St. Louis 20, Missouri

Am enclosing $4.00 for two years subscription renewal to the
ALBUM as it gives me great pleasure to read of other people having
experiences similar to mine. I don’t know what it is that makes
so many people (including me) travel hundreds of miles to see steam
in action, while some of us have worked in different lines of work,
there is still that longing for the steam traction engine.

We all know it was a hard life, since you seldom knew just where
you would be even as much as a day in advance, as the threshing
business depended so much on the weather as well as other things. I
was at the home of Milford Reese on July 14 when it rained us out
and there Was a large crowd of people there. It was held over until
the following Wednesday and I, being on vacation, made the second
trip and enjoyed it immensely. On July 24 we stopped at Colchester,
Illinois, and spent the day there having a nice time with hundreds
of people who had driven hundreds of miles for no other reason than
to spend a day around the steam traction engines. Later we visited
the Drexelious Brothers at Bathalta, Illinois, and again met many
friends who had traveled far to see the engines. Just as I was
returning to work after my vacation I received another invitation
for Chas. Humiston’s threshing bee. I was not able to get off
and believe me it was hard to go back to work and miss that one. I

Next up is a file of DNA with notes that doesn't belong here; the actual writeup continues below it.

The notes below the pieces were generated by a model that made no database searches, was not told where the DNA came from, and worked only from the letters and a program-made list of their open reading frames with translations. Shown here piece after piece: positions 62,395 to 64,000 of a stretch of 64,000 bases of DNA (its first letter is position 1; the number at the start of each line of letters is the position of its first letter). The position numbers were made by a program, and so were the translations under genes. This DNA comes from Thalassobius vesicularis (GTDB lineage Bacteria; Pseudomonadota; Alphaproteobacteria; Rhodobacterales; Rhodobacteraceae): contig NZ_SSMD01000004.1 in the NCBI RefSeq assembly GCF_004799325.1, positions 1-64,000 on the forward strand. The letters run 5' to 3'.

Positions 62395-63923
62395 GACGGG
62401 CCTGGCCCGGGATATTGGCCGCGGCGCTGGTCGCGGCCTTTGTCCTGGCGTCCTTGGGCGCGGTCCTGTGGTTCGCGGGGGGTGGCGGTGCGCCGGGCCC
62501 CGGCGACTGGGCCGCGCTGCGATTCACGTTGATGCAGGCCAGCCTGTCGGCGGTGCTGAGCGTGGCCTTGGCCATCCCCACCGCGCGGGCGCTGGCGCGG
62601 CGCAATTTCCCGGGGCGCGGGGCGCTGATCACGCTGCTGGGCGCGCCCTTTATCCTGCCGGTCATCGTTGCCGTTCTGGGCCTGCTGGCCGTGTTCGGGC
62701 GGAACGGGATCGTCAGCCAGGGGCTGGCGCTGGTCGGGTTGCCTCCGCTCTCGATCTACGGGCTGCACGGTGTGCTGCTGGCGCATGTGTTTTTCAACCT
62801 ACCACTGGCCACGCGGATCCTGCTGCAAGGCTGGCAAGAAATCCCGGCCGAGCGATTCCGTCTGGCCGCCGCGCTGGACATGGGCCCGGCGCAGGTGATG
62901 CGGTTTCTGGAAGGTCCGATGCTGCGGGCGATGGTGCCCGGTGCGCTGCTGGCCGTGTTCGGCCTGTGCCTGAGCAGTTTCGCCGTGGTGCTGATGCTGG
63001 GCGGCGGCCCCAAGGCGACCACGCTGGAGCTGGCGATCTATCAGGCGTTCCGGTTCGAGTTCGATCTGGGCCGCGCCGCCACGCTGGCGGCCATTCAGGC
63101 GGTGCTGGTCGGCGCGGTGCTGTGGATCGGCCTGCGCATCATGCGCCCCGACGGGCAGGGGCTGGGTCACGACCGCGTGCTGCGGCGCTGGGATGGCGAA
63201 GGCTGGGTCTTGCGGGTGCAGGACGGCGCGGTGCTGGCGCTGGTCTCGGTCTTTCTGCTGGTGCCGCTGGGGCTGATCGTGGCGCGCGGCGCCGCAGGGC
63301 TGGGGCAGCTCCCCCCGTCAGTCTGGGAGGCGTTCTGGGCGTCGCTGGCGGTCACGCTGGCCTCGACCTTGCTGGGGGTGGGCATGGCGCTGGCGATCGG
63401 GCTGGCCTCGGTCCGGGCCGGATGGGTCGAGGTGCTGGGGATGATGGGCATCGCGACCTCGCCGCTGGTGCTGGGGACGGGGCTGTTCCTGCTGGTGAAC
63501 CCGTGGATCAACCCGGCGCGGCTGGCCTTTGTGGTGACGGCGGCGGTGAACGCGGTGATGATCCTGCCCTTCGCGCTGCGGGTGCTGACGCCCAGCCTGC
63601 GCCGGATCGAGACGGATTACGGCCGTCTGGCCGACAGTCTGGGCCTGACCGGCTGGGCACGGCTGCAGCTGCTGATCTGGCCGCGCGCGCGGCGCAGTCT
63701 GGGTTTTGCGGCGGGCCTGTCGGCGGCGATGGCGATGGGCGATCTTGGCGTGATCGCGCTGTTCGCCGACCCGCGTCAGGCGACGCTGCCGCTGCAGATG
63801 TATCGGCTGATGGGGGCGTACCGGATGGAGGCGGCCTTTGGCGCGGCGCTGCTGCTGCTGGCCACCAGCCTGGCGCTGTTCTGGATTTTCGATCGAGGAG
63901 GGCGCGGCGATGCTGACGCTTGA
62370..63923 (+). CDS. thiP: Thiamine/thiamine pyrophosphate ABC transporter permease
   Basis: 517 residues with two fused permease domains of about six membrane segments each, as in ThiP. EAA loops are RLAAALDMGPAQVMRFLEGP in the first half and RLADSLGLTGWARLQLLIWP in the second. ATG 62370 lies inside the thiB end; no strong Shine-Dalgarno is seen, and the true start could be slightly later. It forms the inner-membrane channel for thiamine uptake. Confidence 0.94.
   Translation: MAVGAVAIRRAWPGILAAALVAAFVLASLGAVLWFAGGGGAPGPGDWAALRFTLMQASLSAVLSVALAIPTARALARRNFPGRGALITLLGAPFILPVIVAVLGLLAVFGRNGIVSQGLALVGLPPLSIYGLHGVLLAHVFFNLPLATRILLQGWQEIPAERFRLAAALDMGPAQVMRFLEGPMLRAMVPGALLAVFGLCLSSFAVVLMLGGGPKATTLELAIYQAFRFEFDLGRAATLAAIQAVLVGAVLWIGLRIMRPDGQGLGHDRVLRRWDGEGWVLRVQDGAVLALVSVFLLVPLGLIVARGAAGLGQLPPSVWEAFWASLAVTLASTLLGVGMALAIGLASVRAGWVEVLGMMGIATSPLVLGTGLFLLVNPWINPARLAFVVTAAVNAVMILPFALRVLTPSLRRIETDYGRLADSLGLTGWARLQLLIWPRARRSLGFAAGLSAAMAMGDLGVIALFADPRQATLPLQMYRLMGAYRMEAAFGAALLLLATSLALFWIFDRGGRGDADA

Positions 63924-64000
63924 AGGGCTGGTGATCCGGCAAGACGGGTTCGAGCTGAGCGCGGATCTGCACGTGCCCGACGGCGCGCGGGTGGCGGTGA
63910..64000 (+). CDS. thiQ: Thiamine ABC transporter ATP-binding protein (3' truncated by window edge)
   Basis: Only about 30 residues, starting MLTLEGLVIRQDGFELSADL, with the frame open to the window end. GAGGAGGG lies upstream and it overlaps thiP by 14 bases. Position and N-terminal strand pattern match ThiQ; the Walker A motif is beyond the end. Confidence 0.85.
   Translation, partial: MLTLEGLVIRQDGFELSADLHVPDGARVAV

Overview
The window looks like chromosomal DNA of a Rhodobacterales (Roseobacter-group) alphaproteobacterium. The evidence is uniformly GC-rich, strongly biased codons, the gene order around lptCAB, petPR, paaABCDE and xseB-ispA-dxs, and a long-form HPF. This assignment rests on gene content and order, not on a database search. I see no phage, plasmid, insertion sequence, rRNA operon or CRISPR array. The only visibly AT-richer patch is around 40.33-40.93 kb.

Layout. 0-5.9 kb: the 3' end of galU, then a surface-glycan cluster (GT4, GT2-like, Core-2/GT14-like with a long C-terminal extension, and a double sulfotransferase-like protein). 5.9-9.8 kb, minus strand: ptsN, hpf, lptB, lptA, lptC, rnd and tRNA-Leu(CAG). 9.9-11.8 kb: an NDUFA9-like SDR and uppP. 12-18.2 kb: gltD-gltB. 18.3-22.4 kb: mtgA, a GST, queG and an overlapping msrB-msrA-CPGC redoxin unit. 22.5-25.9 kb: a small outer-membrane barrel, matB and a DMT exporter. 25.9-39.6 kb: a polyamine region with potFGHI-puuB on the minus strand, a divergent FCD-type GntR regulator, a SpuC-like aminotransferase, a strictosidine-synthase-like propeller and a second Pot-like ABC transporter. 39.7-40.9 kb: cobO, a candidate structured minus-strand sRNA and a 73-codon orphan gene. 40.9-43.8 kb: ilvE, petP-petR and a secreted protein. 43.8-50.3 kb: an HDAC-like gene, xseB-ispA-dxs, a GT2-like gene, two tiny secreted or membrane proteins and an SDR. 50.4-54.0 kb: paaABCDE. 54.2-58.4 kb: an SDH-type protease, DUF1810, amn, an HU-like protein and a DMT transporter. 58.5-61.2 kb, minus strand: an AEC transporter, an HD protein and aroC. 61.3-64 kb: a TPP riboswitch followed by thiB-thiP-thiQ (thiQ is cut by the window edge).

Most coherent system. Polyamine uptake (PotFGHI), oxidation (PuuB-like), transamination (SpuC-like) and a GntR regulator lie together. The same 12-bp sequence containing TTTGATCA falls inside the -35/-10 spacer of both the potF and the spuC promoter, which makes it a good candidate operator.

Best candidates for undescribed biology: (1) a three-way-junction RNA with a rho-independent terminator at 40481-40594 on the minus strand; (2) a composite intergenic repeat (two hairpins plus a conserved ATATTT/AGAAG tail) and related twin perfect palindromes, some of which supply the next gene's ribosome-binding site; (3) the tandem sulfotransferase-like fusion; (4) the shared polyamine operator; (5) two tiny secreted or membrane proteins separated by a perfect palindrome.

worked around a Worthington Ingersol Rand cooler engine and several
turbines, but they are stationary. I don’t know if that makes a
difference or not, but why do people want to go long distances to
be around a steam engine when the life of a thresherman was such a
hard one? Most everyone who run one will agree to that.

In the central states the fields and crops were relatively small
but when a person got into the Dakotas and Northwest where the
farms were 4 to 7 thousand acres and some fields having 5 and 6
hundred acres in them, it did not make any difference where you
were on a certain day, if the weather was favorable you threshed
just the same as the day before or the week before, only when it
got along about October or later you wore more clothes to keep warm
and the hose or water pipe froze at night, but you threshed just
the same. They used large machines in that country and always
wanted the machine working to full capacity. Moving was usually
done at noon and was moved so that the haul would be shortest. The
help was paid by the hour and all moving was done so that the
laborers would be working all the time they were paid for. Engines
of 20 to 46 hp. usually furnished ample power.

Farm Collector Magazine
Farm Collector Magazine
Dedicated to the Preservation of Vintage Farm Equipment